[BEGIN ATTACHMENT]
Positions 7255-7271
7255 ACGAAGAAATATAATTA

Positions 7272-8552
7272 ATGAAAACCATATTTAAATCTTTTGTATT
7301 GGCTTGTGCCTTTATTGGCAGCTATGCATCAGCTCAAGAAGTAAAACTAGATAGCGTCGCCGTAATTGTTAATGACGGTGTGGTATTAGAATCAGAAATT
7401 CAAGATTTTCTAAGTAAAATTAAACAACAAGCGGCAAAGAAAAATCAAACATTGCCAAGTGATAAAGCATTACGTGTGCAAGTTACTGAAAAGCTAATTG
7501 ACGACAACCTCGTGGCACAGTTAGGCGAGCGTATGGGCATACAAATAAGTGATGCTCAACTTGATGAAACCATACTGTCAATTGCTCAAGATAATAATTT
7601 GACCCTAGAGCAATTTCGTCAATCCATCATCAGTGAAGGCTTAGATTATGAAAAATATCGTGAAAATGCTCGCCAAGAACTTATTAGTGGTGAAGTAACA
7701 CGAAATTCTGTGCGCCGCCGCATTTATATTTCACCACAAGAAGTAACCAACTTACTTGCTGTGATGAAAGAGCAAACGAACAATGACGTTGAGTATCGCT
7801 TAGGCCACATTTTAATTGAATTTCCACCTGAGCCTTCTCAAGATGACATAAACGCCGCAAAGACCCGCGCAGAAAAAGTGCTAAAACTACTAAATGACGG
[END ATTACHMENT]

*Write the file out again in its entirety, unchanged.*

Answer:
Positions 7255-7271
7255 ACGAAGAAATATAATTA

Positions 7272-8552
7272 ATGAAAACCATATTTAAATCTTTTGTATT
7301 GGCTTGTGCCTTTATTGGCAGCTATGCATCAGCTCAAGAAGTAAAACTAGATAGCGTCGCCGTAATTGTTAATGACGGTGTGGTATTAGAATCAGAAATT
7401 CAAGATTTTCTAAGTAAAATTAAACAACAAGCGGCAAAGAAAAATCAAACATTGCCAAGTGATAAAGCATTACGTGTGCAAGTTACTGAAAAGCTAATTG
7501 ACGACAACCTCGTGGCACAGTTAGGCGAGCGTATGGGCATACAAATAAGTGATGCTCAACTTGATGAAACCATACTGTCAATTGCTCAAGATAATAATTT
7601 GACCCTAGAGCAATTTCGTCAATCCATCATCAGTGAAGGCTTAGATTATGAAAAATATCGTGAAAATGCTCGCCAAGAACTTATTAGTGGTGAAGTAACA
7701 CGAAATTCTGTGCGCCGCCGCATTTATATTTCACCACAAGAAGTAACCAACTTACTTGCTGTGATGAAAGAGCAAACGAACAATGACGTTGAGTATCGCT
7801 TAGGCCACATTTTAATTGAATTTCCACCTGAGCCTTCTCAAGATGACATAAACGCCGCAAAGACCCGCGCAGAAAAAGTGCTAAAACTACTAAATGACGG